In the Data Visualisation Rush

Olesia Stetsiuk posted on June 1st, 2016

Data volumes which can be easily produced and accumulated nowadays are enormous but revealing their advantages is harder than ever. What we still need is complex and erratic information to be presented with clarity, efficiency and precision. For this purpose, we have a variety of data visualisation tools at our disposal, but in a rush, we can easily slip into vivid visualisation effects and lose benefits of the systematic approach of working with data.

Therefore in anticipation of lifting Flexmonster Pivot Table Component to a new level, we start a series of weekly blogs about data visualisation. We will go all the way through often neglected basics to everyday tips for making your visual communication better. Let us start with a quick review of three key principles of the qualitative data visualisation.

First of all, any visualisation present data simply by showing it and by inducing the viewer to think about the substance rather than about design, used tools or methodology.

Secondly, large data sets must be coherent. By presenting many numbers in a small place information could become available at several levels of detail, from different perspectives which encourage the eye to compare diverse pieces of it.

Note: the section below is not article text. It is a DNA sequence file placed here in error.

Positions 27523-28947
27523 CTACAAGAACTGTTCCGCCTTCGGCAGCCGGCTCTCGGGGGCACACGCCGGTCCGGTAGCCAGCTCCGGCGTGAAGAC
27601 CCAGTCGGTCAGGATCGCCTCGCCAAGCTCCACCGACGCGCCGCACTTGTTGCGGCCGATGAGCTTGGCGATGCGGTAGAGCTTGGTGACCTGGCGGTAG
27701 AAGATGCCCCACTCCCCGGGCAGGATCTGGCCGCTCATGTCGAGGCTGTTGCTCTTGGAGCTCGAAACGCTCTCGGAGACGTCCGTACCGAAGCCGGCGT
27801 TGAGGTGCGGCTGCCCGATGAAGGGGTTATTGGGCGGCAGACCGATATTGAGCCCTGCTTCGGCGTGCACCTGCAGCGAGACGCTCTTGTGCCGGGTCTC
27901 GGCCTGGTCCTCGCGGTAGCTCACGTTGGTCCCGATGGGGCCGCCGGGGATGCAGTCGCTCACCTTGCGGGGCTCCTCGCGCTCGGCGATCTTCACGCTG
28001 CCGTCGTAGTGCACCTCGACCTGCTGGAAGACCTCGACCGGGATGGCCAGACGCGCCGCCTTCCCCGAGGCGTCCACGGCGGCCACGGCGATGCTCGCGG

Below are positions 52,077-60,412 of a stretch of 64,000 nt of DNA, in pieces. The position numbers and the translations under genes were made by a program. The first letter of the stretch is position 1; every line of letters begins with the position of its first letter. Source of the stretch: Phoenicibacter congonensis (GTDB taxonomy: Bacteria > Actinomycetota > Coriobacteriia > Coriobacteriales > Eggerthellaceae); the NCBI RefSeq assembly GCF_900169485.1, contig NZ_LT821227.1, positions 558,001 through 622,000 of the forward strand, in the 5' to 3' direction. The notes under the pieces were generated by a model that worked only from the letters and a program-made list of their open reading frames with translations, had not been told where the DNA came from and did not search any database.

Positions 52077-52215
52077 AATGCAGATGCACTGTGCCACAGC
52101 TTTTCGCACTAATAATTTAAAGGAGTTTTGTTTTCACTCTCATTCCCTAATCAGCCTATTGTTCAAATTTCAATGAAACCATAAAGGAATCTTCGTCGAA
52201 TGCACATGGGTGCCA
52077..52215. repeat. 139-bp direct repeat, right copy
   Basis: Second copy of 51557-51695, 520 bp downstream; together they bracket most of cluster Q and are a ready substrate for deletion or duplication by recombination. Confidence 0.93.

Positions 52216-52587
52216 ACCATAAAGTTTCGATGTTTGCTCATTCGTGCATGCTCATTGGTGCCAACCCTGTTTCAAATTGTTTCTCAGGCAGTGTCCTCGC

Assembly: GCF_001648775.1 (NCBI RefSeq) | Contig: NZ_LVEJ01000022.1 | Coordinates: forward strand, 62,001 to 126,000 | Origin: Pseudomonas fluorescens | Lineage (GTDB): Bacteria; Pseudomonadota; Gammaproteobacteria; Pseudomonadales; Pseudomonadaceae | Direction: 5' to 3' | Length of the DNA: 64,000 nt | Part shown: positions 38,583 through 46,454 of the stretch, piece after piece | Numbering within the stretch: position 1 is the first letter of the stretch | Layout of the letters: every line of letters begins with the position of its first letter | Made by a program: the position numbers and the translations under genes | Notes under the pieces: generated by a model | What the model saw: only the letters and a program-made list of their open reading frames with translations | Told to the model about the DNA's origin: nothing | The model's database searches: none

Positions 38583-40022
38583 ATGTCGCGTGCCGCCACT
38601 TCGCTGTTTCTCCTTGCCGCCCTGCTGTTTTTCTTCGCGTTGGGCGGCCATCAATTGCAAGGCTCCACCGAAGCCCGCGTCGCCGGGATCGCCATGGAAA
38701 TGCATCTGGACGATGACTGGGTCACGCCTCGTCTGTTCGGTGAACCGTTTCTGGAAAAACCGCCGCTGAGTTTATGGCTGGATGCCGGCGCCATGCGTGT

Lastly, qualitative data visualisation serves a reasonably lucid purpose. It can be exploration, description, decoration etc. Thus, it must be synchronised with the description and be eliminated of any possible distortions and flaws (Edward Tufte, 1983).
As ordinary as they may sound mentioned aspects can be easily disregarded while working with large data sets. You probably have met these flamboyant visualisations which can be really hard to understand, inconsistent dashboards, or unnecessary infographics.

So do you want to see a good example?

For your inspiration here is a classical work of William Playfair (1759-1823)[1], a Scottish political economist, the founder of graphical methods of statistics, one of the pioneers in time-series visualisation using economic data.

Data Visualization:Chart to compare the Price of the Quarter of Wheat, and Wages of Labour by the Week, from 1565 to 1821

Here the author plotted three parallel time-series: prices, wages, and the reigns of British kings and queens[2].

As a conclusion, while working on your visualisation message think about your client who longs for insights not only for impressive visualisation. Let your data reveal its hidden story in the most simple and beautiful way. In the next posts we will tell you how easily Flexmonster Pivot Table & Charts Component can do that, so stay tuned!

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